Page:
A Descriptive Study of Nicotine, Alcohol, and Cannabis Use in Urban, Socially Disadvantaged, Predominantly African-American Patients with First-Episode Nonaffective PsychosisAuthor(s): Tarianna Stewart , Sandra M. Goulding 2, Makenya Pringle ,Michelle L. Esterberg , Michael T. Compton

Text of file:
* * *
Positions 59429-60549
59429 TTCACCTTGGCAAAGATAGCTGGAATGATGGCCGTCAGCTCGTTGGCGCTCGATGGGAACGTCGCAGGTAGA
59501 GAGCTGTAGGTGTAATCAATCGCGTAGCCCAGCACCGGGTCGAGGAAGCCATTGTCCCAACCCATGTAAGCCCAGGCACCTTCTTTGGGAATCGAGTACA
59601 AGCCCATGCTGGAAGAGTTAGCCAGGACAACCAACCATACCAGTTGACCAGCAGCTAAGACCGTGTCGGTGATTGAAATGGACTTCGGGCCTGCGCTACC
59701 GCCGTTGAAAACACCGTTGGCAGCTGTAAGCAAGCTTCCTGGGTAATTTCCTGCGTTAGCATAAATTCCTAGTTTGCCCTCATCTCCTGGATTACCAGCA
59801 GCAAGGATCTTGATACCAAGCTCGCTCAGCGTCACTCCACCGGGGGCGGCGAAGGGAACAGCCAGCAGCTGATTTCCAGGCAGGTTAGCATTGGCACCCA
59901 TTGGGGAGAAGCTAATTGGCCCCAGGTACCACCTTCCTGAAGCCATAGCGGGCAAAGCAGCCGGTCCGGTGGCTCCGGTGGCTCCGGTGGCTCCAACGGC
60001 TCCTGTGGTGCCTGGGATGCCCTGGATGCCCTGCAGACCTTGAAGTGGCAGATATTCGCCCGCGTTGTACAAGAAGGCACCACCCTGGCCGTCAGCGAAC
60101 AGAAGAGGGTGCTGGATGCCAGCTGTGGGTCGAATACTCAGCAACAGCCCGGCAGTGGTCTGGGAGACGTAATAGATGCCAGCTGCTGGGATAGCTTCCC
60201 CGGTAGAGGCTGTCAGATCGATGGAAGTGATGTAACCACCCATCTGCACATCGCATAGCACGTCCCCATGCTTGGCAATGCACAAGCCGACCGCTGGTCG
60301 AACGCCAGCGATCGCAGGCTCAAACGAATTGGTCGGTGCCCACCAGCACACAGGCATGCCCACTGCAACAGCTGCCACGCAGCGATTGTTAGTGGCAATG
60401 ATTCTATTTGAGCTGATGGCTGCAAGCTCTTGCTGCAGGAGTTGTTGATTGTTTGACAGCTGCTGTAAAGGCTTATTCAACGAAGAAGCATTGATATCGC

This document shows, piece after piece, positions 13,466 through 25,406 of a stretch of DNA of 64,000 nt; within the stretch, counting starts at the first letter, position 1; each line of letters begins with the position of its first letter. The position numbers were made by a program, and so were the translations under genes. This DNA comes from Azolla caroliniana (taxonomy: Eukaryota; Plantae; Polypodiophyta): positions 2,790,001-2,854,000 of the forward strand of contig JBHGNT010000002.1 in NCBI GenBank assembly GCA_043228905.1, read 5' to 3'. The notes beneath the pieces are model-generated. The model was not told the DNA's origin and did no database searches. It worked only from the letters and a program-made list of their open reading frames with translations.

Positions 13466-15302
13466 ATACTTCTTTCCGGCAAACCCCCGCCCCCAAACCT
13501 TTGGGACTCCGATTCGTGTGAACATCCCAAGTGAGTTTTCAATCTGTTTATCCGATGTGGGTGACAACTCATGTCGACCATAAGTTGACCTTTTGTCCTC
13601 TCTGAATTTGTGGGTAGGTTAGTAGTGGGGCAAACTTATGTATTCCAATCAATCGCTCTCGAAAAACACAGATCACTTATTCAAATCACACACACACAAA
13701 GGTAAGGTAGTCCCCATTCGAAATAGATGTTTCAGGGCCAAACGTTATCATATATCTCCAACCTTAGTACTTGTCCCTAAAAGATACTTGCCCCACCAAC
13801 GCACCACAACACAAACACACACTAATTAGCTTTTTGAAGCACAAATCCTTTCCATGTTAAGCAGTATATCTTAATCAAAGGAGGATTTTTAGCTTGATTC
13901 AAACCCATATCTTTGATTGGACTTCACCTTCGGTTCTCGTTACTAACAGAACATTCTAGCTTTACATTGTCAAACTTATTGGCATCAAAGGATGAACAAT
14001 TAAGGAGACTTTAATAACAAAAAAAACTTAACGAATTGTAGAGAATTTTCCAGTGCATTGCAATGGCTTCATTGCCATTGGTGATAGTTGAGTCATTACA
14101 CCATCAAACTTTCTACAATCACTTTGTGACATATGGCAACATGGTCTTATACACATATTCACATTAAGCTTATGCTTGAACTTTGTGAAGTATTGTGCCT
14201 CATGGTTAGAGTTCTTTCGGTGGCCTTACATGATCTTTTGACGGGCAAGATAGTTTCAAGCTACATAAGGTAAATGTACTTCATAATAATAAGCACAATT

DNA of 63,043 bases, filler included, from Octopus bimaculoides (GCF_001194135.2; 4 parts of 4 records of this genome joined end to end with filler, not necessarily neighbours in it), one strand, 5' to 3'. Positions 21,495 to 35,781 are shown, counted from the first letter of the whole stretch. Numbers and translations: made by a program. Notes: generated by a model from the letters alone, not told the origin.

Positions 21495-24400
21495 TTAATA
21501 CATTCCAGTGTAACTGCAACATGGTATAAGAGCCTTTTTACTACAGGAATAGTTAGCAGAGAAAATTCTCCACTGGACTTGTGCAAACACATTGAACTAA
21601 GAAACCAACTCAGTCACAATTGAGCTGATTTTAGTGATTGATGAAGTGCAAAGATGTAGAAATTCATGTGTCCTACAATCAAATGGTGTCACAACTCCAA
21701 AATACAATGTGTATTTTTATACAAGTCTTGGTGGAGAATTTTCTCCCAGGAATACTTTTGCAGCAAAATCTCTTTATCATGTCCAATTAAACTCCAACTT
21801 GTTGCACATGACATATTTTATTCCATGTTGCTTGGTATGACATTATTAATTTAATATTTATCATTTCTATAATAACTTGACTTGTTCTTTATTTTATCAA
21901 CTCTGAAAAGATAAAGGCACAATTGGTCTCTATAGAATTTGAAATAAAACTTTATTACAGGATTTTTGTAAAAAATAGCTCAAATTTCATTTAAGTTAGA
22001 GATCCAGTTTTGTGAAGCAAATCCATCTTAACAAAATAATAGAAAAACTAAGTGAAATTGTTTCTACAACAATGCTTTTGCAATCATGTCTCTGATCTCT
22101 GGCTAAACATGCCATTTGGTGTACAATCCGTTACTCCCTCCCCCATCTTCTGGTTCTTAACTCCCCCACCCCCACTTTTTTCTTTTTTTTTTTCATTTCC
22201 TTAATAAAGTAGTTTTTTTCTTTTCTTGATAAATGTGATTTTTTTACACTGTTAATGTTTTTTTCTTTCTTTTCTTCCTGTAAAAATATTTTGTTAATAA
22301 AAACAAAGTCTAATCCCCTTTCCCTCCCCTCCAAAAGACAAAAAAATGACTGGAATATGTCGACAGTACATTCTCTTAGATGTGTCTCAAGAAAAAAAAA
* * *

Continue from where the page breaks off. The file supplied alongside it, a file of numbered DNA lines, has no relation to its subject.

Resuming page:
Introduction: Given the importance of substance use comorbidity among individuals with schizophrenia (even firstepisode patients), and because of the dearth of descriptive reports on substance use among first-episode patients in the United States (especially in minority populations), use of nicotine, alcohol, and cannabis is described in a relatively homogeneous sample of first-episode patients. Methods: One hundred and nine hospitalized patients with first-episode nonaffective psychosis in a public-sector setting (age 23.1±4.7 years, 76.1% male, 89.9% African American) were assessed using a structured, standardized method regarding use of nicotine, alcohol, and cannabis, as well as age at first use, age at beginning weekly use, and age at beginning daily use. Results: Substance use was highly prevalent and progressed substantially during adolescence. Most participants had used all three substances (69.7%, 83.7%, and 73.7% for nicotine, alcohol, and cannabis, respectively) prior to onset of psychotic symptoms. Patients with daily nicotine use had fewer years of education (10.6±2.3 compared to 12.6±2.1, p<0.001); those with weekly alcohol use were significantly older (24.1±4.9 compared to 22.2±4.6, p=0.05) and were more likely to be male (56.4% compared to 43.6%, p=0.01); and patients with daily cannabis use had fewer years of education (10.8±2.2 compared to 12.3±2.4, p<0.01). Conclusions: The very high prevalence of comorbid substance use in this sample, which typically began and progressed well before the onset of psychotic symptoms, suggests that all first-episode patients should be evaluated for comorbid substance use disorders, and integrated treatment approaches should be provided.